SHIS QI 05, conjunto 20, casa 20 - Lago Sul

Brasília-DF. CEP: 71615-200

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Country Basic Facts



In order to achieve sustained economic development to commensurate with its rich natural resource endowment, Myanmar launched a wide-ranging economic policy change in 1988. Centralized planning policy was replaced by a market-oriented economic policy and a number of economic reform measures were initiated. The salient reform measures taken are:-

  1. decentralizing central control,

  2. encouraging private sector development,

  3. abolishing price controls and reducing subsidies,

  4. allowing direct foreign investment,

  5. initiating institutional change,

  6. initiating the new financial management system,

  7. streamlining taxes and duties,

  8. promoting exports, streamlining export and import procedures,

  9. diversifying exports through introduction of new products and emphasizing on semi-processed goods,

  10. improving infrastructure support,

  11. restructuring wages and prices,

  12. allowing farmers to cultivate crops of their choice and to process, transport and trade freely,

  13. allowing state enterprises, co-operative societies and private entrepreneurs to claim and utilize fallow and cultivable waste land up to 5000 acres for the enhancement of agriculture, livestock and fishery production.

Some fundamental measures include removal of price controls, liberalization of trade, replacement of import substitution, industrialization policy by an outward-looking export promotion policy, enhancing the role of the co-operative and private sectors, encouragement of both domestic and foreign investment and the promulgation of the Union of Myanmar Foreign Investment Law in November 1988. The basic rationale behind the Law are promotion and expansion of exports, exploitation of natural resources requiring heavy investment, acquisition of high technology, opening up of employment opportunities and achievement of regional development.

With a view to harmonizing the new economic system with the financial system, reform of the banking system has been initiated. The Myanmar Investment and Commercial Bank Law, the Central Bank of Myanmar Law, the Financial Institutions of Myanmar Law and the Myanma Agricultural and Rural Development Bank Law were enacted in 1989 and 1990.

The State Law and Order Restoration Council has formulated and is currently implementing a Short Term Plan from 1992-93 to 1995-96. The main thrust of the plan outlines are to step up production and exports in order to achieve complete economic recovery as quickly as possible and to speed up the development of the economy. Priority has been given to the development of productive sectors such as agriculture, livestock and fishery sector. Emphasis has also been given for enhanced production of processing and manufacturing mining sectors by promoting more effective utilization of existing capacities. Moreover, efforts are being made to promote exports not only of traditional items but also new export commodities and to enhance foreign exchange earnings from services.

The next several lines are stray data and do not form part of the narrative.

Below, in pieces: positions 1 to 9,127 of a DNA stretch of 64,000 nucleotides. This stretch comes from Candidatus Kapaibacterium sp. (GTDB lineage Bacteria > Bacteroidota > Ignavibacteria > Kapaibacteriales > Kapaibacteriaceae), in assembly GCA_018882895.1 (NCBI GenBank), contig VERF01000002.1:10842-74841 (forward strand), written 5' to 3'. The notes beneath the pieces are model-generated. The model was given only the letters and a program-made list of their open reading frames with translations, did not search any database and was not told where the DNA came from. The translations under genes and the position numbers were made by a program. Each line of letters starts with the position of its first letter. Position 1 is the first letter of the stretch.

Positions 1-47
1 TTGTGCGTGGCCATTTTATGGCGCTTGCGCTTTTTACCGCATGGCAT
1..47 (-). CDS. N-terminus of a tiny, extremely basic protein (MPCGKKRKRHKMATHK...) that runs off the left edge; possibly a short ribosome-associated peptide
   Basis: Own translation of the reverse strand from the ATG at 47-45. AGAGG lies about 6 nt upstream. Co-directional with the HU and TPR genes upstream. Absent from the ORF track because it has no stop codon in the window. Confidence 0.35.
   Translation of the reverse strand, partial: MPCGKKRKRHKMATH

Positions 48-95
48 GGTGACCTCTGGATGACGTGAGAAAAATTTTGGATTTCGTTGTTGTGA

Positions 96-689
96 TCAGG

The result of the economic reform measures are clearly reflected on the growth rate of the gross domestic product (GDP), which was 5.4 per cent in 1989-90 and 6.7 per cent in 1990-91 after three years of negative growth during 1986-87 to 1988-89. Although the GDP declined by 0.6 per cent in 1991-92 because of devastating floods which had an adverse impact on the agricultural sector, the economy bounced back in 1992-93 with a growth rate of 9.7 per cent.

This momentum is being carried over to the years 1993-94, with growth rate of 6.0 per cent, and provisional actual growth rate for 1994-95 is set at 7.5 per cent. A growth rate of 9.8 per cent is estimated for 1995-96. The high growth rate achieved in 1992-93 was enabled by equally satisfactory growth rate of mutually related variables such as investments and exports. Investments increased by 14.4 per cent in 1992-93 and 16.5 per cent in 1993-94, while the total value of exports increased by a substantial rate of 22.7 per cent in 1992-93, 17.8 per cent in 1993-94 and 27.8 per cent in 1994-95.





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